Cherbourg Historical Precinct
The idea for establishing a historic precinct grew out of the celebration of Cherbourg’s centenary in 2004. Sandra Morgan and her sister Lesley Williams were collecting items for an historic display when they discovered that the old Ration Shed (constructed 1927) at the bottom of the footy oval – still intact. It was from the Ration Shed that those on the Settlement received rations, primarily flour, sugar and meat and at times rice, oatmeal and sago, in exchange for work undertaken within the Settlement. They decided that the building should be preserved and relocated back to the centre of the settlement and adapted as a museum.
The success of the project prompted several members of the community to consider the conservation of other historic buildings, specifically the Superintendent’s Office, Boys Dormitory and Domestic Science building. The group wanted to create a space where they could tell their stories, share their painful past and celebrate their survival.
The Boys’ Dormitory (constructed 1928)
The dormitory system was an integral part of Cherbourg soon after it was established in 1901. The Barambah/Cherbourg reserve was regarded as more than just a dumping ground for displaced Aboriginal people but as a place for caring and ‘reforming’ Aboriginal children. Under the Reformatory Schools Act, ‘any child born of an Aboriginal or half caste mother’ was deemed to be a ‘neglected child’ and as such was liable to be sent to a reformatory or industrial school. As in many parts of Australia, boys and girls in Cherbourg were housed in dormitories, cruelly separated from family and community. This had a major impact on our people, something we still feel today. Today there are a few remaining Elders in Cherbourg who survived those times and have stories to tell of those painful times.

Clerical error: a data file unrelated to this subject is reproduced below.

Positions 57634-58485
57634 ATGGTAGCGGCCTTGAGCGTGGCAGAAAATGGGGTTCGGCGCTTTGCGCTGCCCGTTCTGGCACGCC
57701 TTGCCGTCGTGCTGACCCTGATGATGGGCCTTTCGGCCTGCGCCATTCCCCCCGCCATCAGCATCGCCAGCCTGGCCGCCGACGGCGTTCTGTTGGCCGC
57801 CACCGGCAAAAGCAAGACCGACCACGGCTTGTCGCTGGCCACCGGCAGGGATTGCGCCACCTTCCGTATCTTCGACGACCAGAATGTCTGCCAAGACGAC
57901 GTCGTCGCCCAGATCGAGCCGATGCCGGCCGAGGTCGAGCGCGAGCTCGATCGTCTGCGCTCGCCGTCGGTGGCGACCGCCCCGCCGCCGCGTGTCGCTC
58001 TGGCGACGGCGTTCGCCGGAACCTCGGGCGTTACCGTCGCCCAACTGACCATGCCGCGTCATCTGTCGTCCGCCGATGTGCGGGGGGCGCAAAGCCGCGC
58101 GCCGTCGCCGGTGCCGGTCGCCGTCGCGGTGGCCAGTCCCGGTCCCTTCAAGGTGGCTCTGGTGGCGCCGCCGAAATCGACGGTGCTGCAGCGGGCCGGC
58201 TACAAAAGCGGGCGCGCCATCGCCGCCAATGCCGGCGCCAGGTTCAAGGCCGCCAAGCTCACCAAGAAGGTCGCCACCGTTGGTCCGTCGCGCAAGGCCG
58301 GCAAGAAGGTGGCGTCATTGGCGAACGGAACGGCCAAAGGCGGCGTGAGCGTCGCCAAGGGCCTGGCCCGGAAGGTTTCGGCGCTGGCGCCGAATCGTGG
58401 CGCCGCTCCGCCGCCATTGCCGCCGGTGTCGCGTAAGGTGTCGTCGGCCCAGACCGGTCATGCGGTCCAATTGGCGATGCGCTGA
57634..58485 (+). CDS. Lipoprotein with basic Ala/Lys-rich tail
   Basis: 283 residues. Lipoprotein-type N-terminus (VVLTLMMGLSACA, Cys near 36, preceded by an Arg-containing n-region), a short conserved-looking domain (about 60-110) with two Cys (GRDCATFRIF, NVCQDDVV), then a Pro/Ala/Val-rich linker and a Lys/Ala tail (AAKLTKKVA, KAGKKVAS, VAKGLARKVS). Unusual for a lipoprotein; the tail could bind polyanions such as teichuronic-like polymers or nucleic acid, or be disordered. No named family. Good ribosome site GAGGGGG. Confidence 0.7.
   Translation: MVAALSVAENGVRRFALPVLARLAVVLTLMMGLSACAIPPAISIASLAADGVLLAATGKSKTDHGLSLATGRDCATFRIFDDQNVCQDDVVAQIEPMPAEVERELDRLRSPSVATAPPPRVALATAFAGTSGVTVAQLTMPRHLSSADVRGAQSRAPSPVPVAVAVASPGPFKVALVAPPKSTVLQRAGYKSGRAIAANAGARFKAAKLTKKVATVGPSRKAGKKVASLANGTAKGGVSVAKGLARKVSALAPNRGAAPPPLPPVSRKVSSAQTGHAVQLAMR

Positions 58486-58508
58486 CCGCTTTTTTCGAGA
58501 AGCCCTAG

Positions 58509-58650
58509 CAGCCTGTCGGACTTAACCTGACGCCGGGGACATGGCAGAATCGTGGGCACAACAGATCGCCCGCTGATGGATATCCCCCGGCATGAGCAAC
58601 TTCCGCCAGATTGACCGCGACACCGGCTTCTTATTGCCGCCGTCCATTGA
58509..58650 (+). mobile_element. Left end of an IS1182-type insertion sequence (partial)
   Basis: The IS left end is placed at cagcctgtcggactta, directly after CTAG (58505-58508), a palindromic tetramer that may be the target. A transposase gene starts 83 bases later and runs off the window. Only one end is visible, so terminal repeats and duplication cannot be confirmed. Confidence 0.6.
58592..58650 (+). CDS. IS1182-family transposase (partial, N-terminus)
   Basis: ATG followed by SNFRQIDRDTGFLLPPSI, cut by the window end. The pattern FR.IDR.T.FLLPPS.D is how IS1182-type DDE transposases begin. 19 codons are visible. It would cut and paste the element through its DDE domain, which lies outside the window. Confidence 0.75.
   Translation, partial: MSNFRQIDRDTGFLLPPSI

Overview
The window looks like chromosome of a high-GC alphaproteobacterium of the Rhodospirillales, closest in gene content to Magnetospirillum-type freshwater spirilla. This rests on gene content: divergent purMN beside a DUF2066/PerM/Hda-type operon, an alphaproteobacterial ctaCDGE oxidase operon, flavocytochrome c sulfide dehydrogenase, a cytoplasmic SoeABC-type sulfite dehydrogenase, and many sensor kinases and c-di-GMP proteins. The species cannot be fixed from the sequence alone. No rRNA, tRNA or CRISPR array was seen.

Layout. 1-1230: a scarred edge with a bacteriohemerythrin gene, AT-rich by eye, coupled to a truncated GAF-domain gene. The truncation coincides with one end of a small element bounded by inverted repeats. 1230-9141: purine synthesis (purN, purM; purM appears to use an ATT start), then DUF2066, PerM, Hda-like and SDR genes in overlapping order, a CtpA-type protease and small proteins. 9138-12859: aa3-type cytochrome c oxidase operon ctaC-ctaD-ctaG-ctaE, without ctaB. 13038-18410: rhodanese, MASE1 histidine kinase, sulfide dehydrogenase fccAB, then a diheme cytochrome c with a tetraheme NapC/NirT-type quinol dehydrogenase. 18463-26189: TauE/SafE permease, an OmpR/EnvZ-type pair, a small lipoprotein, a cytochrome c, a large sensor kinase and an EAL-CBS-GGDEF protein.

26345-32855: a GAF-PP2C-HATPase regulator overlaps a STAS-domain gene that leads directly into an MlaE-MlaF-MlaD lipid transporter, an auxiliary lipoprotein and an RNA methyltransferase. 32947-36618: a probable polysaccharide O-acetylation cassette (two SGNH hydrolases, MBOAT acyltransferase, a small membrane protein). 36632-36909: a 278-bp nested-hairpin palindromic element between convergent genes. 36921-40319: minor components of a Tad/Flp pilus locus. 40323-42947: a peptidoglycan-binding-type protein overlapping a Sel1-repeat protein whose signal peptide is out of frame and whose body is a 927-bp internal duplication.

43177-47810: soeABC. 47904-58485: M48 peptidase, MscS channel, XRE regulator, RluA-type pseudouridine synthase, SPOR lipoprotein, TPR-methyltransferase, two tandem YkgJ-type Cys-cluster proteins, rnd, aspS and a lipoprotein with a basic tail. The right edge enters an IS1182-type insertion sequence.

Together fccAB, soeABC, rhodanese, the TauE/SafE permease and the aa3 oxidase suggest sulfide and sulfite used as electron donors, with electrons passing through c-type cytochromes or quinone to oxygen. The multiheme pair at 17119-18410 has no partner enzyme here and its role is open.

The former Domestic Science Building (constructed 1940)
Indigenous women were trained in domestic skills such as cooking and sewing. Young women were used as a source of domestic labour in the outside community. Men and boys were contracted out for work on farms and stations. In this regard the Settlement served as a de facto labour depot.
Visit the Cherbourg Memory Project
Our Cherbourg Memory web app allows you to browse our archive of photos and videos as well as discovering aboriginal history in South East Qld with our Decade by Decade and Theme timeline apps.